The Death Of GameStop

| About: GameStop Corp. (GME)

Summary

Is this the death of GameStop?

I discuss the niche of the company and why it is struggling.

I cover the just reported Q1 results.

Where do we go from here?

Is this the death of GameStop (NYSE:GME)? That is the question I received this morning while drinking my coffee and perusing today's headlines. Let me first start by saying I only recently discovered the company because I have young children, two boys ages nine and five who are now heavily into gaming. I was once a gamer, though my "career" ended with the PlayStation 3. Now I am just a casual gamer who plays here and there or with my children. I am officially an adult. But now that I am an adult, I have the cash flow to be able to shop till I drop in places like GameStop. I love the model. Buy and sell games, have membership fees, sell game-related merchandise, own a digital service and compete with major retailers. It is certainly a strong niche to be in. Of course, the health of the company depends on the video game cycle. New systems, new franchise game releases etc. Right now, we are several years into a cycle, that is, there hasn't been an exciting new system release for a while. So that needs to be considered.

As a stock, the name trades at just 8 times current earnings, and is now yielding north of 5%. That attracts me immediately. Despite the name seeing sales declines, which is due to a tough retail market and where the video game cycle is, I am strongly considering initiating a position in the name. If the name falls to the $25 mark, the yield will cause me to back up the truck for a long-term position. But how is the company doing now, and where is it going over the next year?

To answer this question, I turn to the just reported earnings that are spooking investors and my readers. Ill cut right to the chase here. The headline numbers were pretty good, but the guidance disappointed. The company saw sales of $1.97 billion in Q1, which were down 4.4% year over year, but in line with analyst estimates. Earnings came in at $0.66 per share and actually beat estimates by a solid margin of $0.05. So why is everyone panicking?

Well, the first ugly mark came from same-store sales. They were down 6.2% compared to up 8.6% last year. Of course, despite earnings beating estimates, they were down 3% year over year. What is the deal here? Well, Video game sales were crushed by a 28.8% decline in new hardware sales and the overlap of several strong new software titles launched in Q1 2015. That internal competition is bad for gamers and for GameStop. Pre-owned sales declined 3.7% compared to Q1 2015 as well.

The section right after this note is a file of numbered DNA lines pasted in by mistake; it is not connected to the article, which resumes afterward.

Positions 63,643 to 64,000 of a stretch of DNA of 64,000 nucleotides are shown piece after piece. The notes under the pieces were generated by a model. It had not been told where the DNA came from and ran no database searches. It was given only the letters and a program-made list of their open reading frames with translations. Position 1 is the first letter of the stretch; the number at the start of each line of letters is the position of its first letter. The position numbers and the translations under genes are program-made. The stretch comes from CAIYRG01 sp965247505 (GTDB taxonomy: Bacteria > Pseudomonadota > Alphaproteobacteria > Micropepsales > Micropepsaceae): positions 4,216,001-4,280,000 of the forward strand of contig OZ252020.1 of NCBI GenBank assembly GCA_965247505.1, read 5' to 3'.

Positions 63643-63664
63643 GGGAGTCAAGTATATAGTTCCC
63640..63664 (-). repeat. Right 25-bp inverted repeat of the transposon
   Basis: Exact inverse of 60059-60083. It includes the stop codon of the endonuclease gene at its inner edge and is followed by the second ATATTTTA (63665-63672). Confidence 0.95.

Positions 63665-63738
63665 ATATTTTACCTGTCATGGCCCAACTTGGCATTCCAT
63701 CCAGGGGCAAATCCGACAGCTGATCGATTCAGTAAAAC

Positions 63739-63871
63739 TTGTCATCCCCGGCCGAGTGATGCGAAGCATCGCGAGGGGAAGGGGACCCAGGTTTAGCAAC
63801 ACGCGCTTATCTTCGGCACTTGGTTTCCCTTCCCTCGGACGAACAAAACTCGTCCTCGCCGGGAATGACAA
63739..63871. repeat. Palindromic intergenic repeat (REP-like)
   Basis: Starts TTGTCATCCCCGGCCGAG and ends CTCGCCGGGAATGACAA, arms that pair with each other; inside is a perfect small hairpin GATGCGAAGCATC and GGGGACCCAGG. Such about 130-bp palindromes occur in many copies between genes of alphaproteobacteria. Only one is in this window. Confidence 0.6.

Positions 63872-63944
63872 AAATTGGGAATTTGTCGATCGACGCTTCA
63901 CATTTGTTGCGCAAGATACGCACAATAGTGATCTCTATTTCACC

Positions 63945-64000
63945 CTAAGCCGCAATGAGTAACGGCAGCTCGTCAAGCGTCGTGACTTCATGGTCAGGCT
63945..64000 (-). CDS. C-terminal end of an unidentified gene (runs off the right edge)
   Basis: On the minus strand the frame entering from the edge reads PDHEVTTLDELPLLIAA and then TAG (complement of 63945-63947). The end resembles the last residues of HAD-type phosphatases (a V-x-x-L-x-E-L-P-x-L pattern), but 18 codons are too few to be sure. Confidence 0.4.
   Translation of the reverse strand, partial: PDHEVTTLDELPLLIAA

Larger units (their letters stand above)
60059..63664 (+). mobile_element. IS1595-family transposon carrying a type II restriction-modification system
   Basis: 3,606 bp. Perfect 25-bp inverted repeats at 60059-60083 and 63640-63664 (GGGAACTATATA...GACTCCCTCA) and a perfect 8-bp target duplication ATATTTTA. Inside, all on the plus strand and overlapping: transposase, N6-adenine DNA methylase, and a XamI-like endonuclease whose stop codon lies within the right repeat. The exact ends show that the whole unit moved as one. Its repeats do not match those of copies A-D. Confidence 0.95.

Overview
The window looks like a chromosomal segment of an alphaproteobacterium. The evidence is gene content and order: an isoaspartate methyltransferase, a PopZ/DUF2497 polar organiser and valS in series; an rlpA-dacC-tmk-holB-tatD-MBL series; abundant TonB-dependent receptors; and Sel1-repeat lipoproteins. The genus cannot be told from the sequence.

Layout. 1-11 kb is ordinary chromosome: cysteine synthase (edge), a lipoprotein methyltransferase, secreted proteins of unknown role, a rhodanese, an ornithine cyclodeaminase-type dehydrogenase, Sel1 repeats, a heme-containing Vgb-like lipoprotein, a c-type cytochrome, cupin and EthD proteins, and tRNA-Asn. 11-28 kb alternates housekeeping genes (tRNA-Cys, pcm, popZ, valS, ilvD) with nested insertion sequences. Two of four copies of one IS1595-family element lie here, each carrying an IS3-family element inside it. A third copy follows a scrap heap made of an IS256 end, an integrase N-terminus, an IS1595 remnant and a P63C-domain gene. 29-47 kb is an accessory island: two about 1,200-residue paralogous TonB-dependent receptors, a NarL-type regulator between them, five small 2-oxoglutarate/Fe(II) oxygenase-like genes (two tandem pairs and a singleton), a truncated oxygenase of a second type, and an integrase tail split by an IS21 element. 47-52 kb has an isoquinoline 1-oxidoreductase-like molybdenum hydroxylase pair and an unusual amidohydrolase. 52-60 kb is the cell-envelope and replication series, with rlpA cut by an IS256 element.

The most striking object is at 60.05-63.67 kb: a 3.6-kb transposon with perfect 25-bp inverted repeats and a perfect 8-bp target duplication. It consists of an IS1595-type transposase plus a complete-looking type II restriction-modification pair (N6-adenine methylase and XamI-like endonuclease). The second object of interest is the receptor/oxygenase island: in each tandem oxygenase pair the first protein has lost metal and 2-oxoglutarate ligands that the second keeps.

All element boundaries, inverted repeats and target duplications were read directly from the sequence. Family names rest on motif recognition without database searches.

What is interesting to note is the continued growth in downloadable and digital content. These digital revenue sources rose 16.6% to $259 million. Further the mobile revolution continues with mobile and consumer electronics categories sales increasing 41%, with technology brands jumping 63% to $166 million. Digital content represented 17% of total sales. That is a major and growing segment to watch. While the company recently picked up ThinkGeek, it helped collectible sales spike 250%, and yours truly was a big part of those sales, thanks to several birthday parties for kids addicted to Minecraft and Pokemon.

While the report thus far seems decent, barring the sales declines, what is really a bit nerve-wrecking is the guidance. Again, this reflects the cycle. For Q2 2016, GameStop expects comparable store sales to range from -7.0% to -4.0%. Ouch. Diluted earnings per share are expected to range from $0.23 to $0.30. And for the year 2016, the company is reiterating its full-year diluted earnings per share guidance of $3.90 to $4.05 and comparable store sales range of -3.0% to 0.0%. The reiteration was a positive surprise, however. Still. Based on these projected earnings, say $4.00 a share, at $28 a share the stock trades at just 7 times this earnings. That is a bargain, especially with the yield over 5% and the dividend being secure. This is a stock I want to own long term. I assign buy rating.

What do you think? Are you a buyer? Are you short? What do you think of the yield here? Let the community know below.

Note from the author: Christopher F. Davis has been a leading contributor with Seeking Alpha since early 2012. If you like his material and want to see more, scroll to the top of the article and hit "follow." He also writes a lot of "breaking" articles, which are time sensitive, actionable investing ideas. If you would like to be among the first to be updated, be sure to check the box for "Real-time alerts on this author" under "Follow."

Disclosure: I/we have no positions in any stocks mentioned, but may initiate a long position in GME over the next 72 hours.

I wrote this article myself, and it expresses my own opinions. I am not receiving compensation for it (other than from Seeking Alpha). I have no business relationship with any company whose stock is mentioned in this article.